One of the challenges of nighttime photography — particularly Milky Way and star photography — is to get enough depth of field. If you’re focused at the horizon, and you’re using the widest possible aperture on your lens, how could your foreground possibly be sharp? Yet, if you look at galleries online, you’ll see countless photographers capturing perfectly sharp photos of a landscape underneath the night sky. What techniques are they using? In this quick guide, I’ll lay out a few useful tips for capturing sharp landscape photos at night.
Happy April Fool’s Day! Each year, we try to write an article or two to remind people about the lighter side of photography. Last year, when we said that our entire team was switching over to Canon and refusing to review any other equipment, a solid number of people believed us. Great! Now that it’s 2017, we’re upping the ante by writing four top tips to improve your photography this April, including suggestions that will remain relevant even if Artificial Intelligence takes over the planet and all art becomes obsolete.
Along with normal how-to articles and essays, I’ve always liked reading and writing very technical, nitty-gritty articles about photography — sometimes, articles on topics that rarely come up while actually taking pictures. In fact, I usually don’t even use my own sharpest aperture charts in the field, as useful as they are, since I don’t like carrying around charts. So, then, does all that technical stuff matter? Is it even worth talking about in the first place? These questions are very important to ask, since most people don’t want waste their time on topics that are unnecessary for their photography — do these articles actually help? There are no easy answers, but a recent trip I took to Death Valley makes a compelling argument for why some of this highly-technical information really does matter.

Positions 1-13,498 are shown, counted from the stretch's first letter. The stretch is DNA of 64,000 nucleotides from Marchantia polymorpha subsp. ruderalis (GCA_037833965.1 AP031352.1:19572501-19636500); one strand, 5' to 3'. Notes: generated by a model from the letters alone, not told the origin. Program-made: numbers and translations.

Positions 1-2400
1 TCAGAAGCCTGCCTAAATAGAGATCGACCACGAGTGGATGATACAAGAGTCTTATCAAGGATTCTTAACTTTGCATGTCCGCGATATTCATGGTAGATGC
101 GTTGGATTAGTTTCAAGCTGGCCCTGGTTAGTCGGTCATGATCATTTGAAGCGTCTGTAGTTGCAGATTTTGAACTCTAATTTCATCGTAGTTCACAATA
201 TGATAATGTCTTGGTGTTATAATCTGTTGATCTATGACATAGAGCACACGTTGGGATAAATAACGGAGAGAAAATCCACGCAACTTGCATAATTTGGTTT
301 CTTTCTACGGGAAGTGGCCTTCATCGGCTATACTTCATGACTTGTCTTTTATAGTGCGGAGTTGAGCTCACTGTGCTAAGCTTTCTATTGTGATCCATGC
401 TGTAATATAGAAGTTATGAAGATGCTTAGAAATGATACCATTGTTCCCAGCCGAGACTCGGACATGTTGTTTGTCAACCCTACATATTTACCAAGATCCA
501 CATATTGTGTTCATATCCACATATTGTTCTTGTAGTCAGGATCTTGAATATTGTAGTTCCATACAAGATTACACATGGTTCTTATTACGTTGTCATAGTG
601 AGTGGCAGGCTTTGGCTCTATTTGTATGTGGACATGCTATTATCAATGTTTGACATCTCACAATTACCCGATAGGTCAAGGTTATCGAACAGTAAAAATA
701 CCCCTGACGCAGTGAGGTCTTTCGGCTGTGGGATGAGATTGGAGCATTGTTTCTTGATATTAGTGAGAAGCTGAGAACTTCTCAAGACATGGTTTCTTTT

Fundamentally, landscape photography is about the landscape that you capture. Although your subject isn’t the only important part of a photo — light and composition are also crucial — it is the cornerstone of a successful image. Even the best photographers in the world need to capture interesting subjects, or their work won’t have any appeal. In the article below, I’ll cover some of the top tips to finding great subjects for landscape photography, from in-depth planning to scouting for locations.
ISO invariance is one of the most talked-about topics in photography today, yet most people don’t really understand what it is. That isn’t a surprise; ISO invariance can be very technical and counter-intuitive, and it doesn’t fit well with many photographers’ general understanding of ISO. However, ISO invariance is an important topic, especially since many cameras today are close to being ISO invariant. If you want to maximize your camera’s dynamic range and avoid using “useless” ISO values, this topic is directly relevant to your photos. So, what is ISO invariance, and how can you use it to your advantage in your own photography?